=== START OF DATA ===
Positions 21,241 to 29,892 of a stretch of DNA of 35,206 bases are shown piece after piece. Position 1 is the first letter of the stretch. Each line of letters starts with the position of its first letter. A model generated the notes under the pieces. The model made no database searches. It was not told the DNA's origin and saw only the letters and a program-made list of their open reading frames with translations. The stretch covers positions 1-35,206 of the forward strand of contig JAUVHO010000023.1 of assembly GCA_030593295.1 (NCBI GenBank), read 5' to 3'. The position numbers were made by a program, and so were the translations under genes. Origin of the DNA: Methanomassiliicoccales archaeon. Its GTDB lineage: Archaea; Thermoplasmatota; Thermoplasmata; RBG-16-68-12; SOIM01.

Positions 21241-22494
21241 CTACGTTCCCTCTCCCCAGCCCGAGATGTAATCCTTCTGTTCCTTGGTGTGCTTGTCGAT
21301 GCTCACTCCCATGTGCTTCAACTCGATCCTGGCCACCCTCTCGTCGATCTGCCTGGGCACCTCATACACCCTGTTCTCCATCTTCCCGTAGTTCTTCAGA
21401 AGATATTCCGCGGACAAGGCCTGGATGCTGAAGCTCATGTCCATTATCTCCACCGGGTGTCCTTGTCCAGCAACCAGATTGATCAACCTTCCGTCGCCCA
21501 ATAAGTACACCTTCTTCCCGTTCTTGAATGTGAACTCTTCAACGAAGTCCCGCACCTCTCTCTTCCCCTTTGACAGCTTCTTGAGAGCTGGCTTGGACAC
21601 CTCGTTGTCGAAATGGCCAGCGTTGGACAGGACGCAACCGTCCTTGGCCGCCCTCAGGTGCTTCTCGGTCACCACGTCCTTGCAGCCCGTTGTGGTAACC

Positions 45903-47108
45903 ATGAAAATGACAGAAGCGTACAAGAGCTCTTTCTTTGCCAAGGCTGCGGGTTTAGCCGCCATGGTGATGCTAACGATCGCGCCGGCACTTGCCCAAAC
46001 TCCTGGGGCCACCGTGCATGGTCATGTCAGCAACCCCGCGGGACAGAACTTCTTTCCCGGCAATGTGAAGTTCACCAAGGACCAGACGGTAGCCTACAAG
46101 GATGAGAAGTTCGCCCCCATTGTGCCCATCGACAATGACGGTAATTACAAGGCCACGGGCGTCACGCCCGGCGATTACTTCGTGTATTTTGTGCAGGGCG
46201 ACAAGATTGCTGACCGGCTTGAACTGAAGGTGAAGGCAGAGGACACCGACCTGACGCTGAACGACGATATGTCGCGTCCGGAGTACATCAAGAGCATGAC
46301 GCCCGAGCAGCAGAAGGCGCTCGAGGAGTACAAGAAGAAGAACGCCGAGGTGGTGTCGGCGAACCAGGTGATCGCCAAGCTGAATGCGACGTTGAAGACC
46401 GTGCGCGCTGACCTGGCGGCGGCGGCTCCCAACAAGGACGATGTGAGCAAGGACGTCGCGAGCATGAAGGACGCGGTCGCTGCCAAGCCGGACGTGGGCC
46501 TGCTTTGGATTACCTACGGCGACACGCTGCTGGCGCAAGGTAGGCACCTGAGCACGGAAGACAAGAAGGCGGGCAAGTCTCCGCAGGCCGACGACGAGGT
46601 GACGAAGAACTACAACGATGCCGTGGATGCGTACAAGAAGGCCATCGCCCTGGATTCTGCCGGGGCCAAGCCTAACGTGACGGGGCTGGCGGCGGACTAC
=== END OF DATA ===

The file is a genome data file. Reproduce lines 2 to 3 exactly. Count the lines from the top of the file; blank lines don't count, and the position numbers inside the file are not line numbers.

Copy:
Positions 21241-22494
21241 CTACGTTCCCTCTCCCCAGCCCGAGATGTAATCCTTCTGTTCCTTGGTGTGCTTGTCGAT